Asian American Showcase

The fifth annual Asian American Showcase, presented by the Foundation for Asian American Independent Media and the Film Center of the School of the Art Institute, runs Saturday, April 1, through Saturday, April 8. Screenings will be at the Film Center, Art Institute, Columbus Drive at Jackson. Tickets are $7, $3 for Film Center members; for more information call 773-871-1977.


When You’re Smiling

Janice D. Tanaka’s hour-long 1999 video recounts her family’s assimilation to mainstream America, from her Japanese grandparents’ settlement in South Central Los Angeles to her parents’ internment during World War II to her siblings’ “model minority” phase. Her interviews with relatives and with friends from similar backgrounds mostly confirm the usual cliches: the old-world father who wants his kids to be “110 percent super-Americans,” elders who choose to forget discrimination, boomers who resent their conformist upbringing. Tanaka’s matter-of-fact narration produces some heart-tugging moments, and the confessions of alcoholism and attempted suicide are touching, but this garden-variety memoir belongs in a family archive. On the same program: Kimi Takesue’s Rosewater (1999), an experimental short about a meek, bespectacled man attempting to preserve a desert rose. A gorgeous visual poem (in black and white), it connects seemingly random images of a junkyard, dripping water, and an Eve who disgorges apples from her mouth. (TS) (1:00)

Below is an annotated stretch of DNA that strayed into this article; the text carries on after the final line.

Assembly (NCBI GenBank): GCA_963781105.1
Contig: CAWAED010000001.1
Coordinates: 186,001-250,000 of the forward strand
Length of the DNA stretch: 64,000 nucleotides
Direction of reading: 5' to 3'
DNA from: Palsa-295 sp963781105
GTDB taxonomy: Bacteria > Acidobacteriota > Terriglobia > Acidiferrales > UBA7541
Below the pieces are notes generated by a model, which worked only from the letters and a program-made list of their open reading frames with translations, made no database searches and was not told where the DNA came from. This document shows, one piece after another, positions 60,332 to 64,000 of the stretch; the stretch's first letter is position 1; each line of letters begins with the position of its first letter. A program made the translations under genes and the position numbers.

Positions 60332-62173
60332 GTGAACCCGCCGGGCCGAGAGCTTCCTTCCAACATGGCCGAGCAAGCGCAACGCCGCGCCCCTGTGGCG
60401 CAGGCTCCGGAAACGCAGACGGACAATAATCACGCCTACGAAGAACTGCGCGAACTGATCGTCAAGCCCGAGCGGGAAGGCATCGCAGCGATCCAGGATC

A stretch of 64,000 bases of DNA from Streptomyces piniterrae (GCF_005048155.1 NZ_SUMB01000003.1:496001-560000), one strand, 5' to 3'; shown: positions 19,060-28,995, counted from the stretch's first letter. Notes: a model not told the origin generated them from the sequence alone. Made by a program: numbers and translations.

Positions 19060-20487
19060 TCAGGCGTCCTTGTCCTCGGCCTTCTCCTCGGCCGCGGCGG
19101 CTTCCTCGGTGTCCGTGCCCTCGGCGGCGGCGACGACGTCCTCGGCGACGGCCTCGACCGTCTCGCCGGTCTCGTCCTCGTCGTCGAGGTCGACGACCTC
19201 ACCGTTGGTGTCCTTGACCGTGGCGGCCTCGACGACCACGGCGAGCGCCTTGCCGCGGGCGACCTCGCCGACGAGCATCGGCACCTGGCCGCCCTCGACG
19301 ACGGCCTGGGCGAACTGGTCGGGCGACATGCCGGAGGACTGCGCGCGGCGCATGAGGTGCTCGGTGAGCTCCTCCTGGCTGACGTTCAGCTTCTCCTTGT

Avenue of the Asian Americas

A strong program of short films and videos by up-and-coming Asian-American artists. In James T. Hong’s pungent, alienated Behold the Asian: How One Becomes What One Is a weary narrator recites a potent, beat-inspired rant against conformity and materialism over shots of cattle, Chinese peasants, San Francisco streets, and a man in a coolie hat walking through the harsh, lonely expanse of Death Valley. Fog in a Can by Chicago’s Masahiro Sugano is a playfully inventive melange of visual non sequiturs such as two fingers marching like a pair of legs through household objects; its sound track of amplified noises could stand on its own as a Cagean homage. On the sound track of Tuan Nguyen and Lydia Chung’s Let It Ride two couples agonize over relationships and lady luck while images of a Vegas casino and hotel room heighten the sense of existential angst. In A Seeker, a superb montage of haunting images, Chinese ideograms, and English words, Kian Kuan muses about his migration from rigid, traditional China to the liberal, chaotic U.S., which allows him to explore his sexuality but brands him an outsider. And in Michael Kang’s amusing Japanese Cowboy an Asian man in a cowboy getup hustles on Times Square, Texas accent and all. (TS) On the same program, shorts by Mark Arbitrario, Brian Tsukamoto, Kevin Feng Ke, Yunah Hong, Stephen Bai, Rea Tajiri, Donna Ayako Tsufura, Takeo Hori, Woody Han, Thomas Moon, Greg Pak, Grace Lee, Jane Kim, and Justin Dorazio. (3:30)